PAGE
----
Tikkana

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Tikkana Somayji
Thikkana somayaji.jpg
Image of Tikkana
Born1205
Paturu, Kovur, Nellore district
Died1288
Paturu, Kovur, Nellore district
Pen nameTikkana (Thikka Sharma)
Occupationpoet
GenrePoet
Notable works Andhra mahabharatam

Tikkana (or Tikkana Somayaji) (1205–1288) was a 13th century Telugu poet. Born into a Telugu-speaking Niyogi Brahmin family during the golden age of the Kakatiya dynasty, he was the second poet of the "Trinity of Poets (Kavi Trayam)" that translated Mahabharata into Telugu. Nannaya Bhattaraka, the first, translated two and a half chapters of Mahabharata. Tikkana translated the final 15 chapters, but did not undertake translating the half-finished Aranya Parvamu. The Telugu people remained without this last translation for more than a century, until it was translated by Errana.

Contents

Tikkana is also called Tikkana Somayaji, as he completed the Somayaga. Tikkana's titles were Kavibrahma and Ubhaya Kavi Mitrudu.

Religious conflict

Tikkana was born in 1205 in Patur village, Kovur, Nellore district during the Golden Age of the Kakatiya dynasty. During this time conflict occurred between the two sects of Sanātana Dharma, Shaivism and Vaishnavism. Tikkana attempted to bring peace to the warring Shivaites and Vaishnavites.[ citation needed ]

Political situation

Tikkana was a minister of the Nellore Choda ruler Manuma-siddhi II. [1] In 1248, Manuma-siddhi II faced multiple rebellions, and lost control of his capital. He faced Tikkana as an emissary to the court of his overlord, the Kakatiya king Ganapati-deva. Ganapati received Tikkana warmly, and sent an army that re-established Manuma-siddhi II on the throne of Nellore. [2]

Tikkana dedicated his first literary work Nirvachanottara Ramayanamu, to Ganapati-deva.[ citation needed ] In this work he narrated the later part of Ramayanamu, the story of Sita's banishment to the forests and the birth of Lava and Kusa. Later, Tikkana translated the Mahabharatamu and dedicated it to Hariharanadha.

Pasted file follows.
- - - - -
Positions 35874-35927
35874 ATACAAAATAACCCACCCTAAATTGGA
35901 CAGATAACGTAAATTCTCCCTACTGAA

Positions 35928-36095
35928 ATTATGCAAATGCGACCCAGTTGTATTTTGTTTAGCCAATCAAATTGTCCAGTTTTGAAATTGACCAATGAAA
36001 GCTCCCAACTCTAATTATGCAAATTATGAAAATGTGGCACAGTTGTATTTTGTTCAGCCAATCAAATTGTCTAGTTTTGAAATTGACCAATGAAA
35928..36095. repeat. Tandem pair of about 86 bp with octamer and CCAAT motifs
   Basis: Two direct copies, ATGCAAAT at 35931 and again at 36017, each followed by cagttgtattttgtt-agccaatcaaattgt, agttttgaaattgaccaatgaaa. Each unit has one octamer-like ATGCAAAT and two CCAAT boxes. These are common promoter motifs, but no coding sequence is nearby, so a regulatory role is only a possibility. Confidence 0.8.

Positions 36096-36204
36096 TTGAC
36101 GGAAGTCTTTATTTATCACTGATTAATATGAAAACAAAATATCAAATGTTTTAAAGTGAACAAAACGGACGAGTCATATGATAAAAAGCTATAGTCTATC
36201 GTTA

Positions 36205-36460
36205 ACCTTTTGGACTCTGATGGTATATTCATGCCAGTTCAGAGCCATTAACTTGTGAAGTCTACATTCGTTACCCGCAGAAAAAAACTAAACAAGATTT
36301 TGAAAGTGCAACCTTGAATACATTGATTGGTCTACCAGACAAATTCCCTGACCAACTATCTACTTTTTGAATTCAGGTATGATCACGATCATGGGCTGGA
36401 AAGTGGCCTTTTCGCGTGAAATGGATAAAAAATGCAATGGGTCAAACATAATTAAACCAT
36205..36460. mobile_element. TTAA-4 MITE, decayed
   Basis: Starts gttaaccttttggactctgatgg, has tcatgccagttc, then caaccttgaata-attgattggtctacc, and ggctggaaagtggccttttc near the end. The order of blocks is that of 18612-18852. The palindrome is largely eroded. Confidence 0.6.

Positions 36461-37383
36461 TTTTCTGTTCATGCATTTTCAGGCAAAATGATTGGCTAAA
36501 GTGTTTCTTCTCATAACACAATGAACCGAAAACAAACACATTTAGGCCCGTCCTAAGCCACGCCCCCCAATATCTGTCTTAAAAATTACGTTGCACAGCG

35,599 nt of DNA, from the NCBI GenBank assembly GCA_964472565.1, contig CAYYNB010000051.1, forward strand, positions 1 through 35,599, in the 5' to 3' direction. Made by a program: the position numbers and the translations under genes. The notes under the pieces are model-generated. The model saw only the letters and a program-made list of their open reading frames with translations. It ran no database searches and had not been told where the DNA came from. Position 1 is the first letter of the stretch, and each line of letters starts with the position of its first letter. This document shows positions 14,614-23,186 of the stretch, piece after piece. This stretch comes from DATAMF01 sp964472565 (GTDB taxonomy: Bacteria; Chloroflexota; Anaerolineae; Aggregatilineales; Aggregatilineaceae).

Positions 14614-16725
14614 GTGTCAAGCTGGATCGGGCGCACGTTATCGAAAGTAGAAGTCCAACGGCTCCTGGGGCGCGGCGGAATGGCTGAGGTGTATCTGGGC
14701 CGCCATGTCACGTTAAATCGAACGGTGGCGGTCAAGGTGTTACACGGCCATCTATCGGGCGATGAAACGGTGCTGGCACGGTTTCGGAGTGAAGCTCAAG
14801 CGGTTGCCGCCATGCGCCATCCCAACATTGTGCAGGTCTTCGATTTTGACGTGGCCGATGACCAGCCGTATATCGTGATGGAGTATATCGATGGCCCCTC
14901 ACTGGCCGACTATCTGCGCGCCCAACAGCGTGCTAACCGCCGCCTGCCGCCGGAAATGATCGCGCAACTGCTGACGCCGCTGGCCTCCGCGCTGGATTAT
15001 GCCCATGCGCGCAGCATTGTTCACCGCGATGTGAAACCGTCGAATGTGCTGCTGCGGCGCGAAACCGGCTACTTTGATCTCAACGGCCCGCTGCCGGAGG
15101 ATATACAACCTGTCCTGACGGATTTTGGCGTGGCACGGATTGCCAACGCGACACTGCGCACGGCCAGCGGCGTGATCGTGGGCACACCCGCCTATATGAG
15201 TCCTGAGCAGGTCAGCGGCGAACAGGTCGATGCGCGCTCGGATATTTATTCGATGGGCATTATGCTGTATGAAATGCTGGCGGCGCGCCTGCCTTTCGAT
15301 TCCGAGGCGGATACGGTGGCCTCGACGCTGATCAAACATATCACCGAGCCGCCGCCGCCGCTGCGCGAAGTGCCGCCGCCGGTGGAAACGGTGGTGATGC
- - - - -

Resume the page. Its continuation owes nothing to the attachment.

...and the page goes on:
Writing style

His writing style was mostly Telugu, unlike Nannayya whose work was mostly sanskritized. Tikkana used Telugu words even to express very difficult ideas. He used Telugu words and parables extensively.[ citation needed ]

In the colophons of his work, Tikkana calls himself "a friend to both [kinds of] poets" (Ubhaya-kavi-mitra). The meaning of this phrase is not clear: it may refer to Sanskrit and Telugu poets; or Shaivite and non-Shaivite poets; or Brahmin and non-Brahmin poets; or folk poets and scholarly poets. [3]

Examples

The flavor of Telugu similes spice up his poetry:

Philosophy

During the reign of Emperor Ganapatideva, Shaivites, Vaishnvites and Jains had meetings to discuss different philosophies. Tikkana participated in those religious meetings and defeated the Buddhist and Jain participants and established Hinduism. During this time he proposed the unity of God. He preached that Lord Shiva (Hara) and Lord Vishnu (Hari) were one and that the apparent differences in names were made up and were untrue. This philosophy is known as "Hariharaadvaitamu (the Unity of Hari and Hara)Hariharaanadhudu called him Thikka Sharma please dedicate to me." To firmly establish this principle, Tikkana translated Mahabharatamu into Telugu. This was a great contribution to the peace and unity of Telugus.

Other works

Tikkana's other literary contributions include Vijayasenamu, Kavivaagbandhamu, Krishnasatakamu, etc. Though he was second to Nannayya in attempting to translate Mahabharatamu and second poet among the Trinity of Poets, he is second to none in his political, religious and literary accomplishments.

The 15th or 16th century poet Nutana-kavi Suranna claimed descent from Tikkana. [4]

There is a library named after him in Guntur. It is maintained by a committee headed by Machiraju Sitapati and Kurakula Guraviah, an ex-corporator. In 2013 they celebrated 100 years of the library's functioning. [5] There was a television series made on the life of Tikkana.

See also

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References

  1. V.N. Rao et al. 2002, p. 14.
  2. P.V.P. Sastry (1978). N. Ramesan (ed.). The Kākatiyas of Warangal. Hyderabad: Government of Andhra Pradesh. pp. 112–113. OCLC   252341228.
  3. V.N. Rao et al. 2002, p. 18.
  4. V.N. Rao et al. 2002, pp. 216–217.
  5. Jonathan, P. Samuel (24 February 2014). "A monument preserving legacy of Tikkana". The Hindu.

Bibliography